As a result of this, we want to thank God for all that he has done for us. One of the ways that we do this is to look at the earthly blessings that he has given to us as opportunities to use them to glorify him. In speaking of these earthly blessings, Paul speaks of them as being “consecrated by the word of God and prayer.” (Verse 5) The word “consecrated” means “to make or declare something to be sacred or holy.” The blessings of this earth were set aside for our use as God pronounced them good after each day of creation. However, they are not holy in and of themselves. They are holy to us as we use them to God’s glory. Paul wrote in 1 Corinthians 10:31, “Whether you eat or drink or whatever you do, do it all for the glory of God.” This reminds us that as we use the physical blessings that God has given us, we do so to glorify God. For the Christian, using these things is not merely a secular matter. Our entire lives have become an opportunity to worship our God. Whatever we may be doing, eating and drinking, taking care of things around the house, driving our vehicles, and so on, we want to glorify God by using them in the best way that we can.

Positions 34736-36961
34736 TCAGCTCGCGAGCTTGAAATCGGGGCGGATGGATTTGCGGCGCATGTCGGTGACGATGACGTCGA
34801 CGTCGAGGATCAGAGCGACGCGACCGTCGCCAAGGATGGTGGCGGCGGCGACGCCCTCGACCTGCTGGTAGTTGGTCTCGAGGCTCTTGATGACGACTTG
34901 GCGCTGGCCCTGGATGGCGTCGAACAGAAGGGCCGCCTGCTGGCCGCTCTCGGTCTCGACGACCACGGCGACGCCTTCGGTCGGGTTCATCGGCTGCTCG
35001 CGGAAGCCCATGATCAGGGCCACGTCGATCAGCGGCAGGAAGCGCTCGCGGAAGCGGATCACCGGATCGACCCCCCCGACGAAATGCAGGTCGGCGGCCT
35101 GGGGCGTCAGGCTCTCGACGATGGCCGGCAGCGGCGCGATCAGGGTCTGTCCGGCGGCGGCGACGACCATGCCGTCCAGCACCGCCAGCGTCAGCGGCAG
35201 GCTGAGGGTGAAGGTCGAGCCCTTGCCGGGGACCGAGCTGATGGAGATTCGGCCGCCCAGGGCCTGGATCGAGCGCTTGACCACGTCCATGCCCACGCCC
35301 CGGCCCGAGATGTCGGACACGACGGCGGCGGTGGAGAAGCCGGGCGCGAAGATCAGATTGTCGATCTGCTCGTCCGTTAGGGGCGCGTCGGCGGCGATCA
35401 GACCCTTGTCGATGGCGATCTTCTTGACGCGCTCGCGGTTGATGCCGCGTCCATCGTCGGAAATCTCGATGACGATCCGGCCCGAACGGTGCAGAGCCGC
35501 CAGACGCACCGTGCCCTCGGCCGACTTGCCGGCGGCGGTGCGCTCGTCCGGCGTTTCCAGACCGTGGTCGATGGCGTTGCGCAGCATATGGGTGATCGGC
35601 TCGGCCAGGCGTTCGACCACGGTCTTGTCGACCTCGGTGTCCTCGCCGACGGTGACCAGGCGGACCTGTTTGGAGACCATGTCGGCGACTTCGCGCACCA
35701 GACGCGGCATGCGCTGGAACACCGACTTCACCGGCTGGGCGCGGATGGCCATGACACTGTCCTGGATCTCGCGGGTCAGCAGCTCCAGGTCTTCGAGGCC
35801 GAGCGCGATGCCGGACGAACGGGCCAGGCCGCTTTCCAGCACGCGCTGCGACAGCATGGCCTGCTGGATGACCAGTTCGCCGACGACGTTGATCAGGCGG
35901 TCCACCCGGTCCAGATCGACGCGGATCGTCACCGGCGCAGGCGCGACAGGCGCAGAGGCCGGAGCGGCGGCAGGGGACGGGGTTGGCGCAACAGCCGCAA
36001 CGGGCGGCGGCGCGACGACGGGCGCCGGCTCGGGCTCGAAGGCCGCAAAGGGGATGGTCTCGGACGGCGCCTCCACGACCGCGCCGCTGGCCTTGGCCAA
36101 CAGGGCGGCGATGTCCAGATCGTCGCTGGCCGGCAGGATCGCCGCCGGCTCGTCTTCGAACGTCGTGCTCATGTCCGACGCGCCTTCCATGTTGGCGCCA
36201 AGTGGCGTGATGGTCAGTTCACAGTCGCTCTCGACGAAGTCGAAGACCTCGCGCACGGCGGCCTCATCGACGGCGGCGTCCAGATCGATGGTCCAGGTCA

Paul also speaks of the fact that they are consecrated by prayer. In our prayers, we acknowledge that God is the giver of all the good things in our lives. We say with the psalmist, “The eyes of all look to you, and you give them their food at the proper time. You open your hand and satisfy the desires of every living thing.” (Psalm 145:15-16) He gives us just what we need at the time that we need it. In our prayers, we thank God for all of his blessings.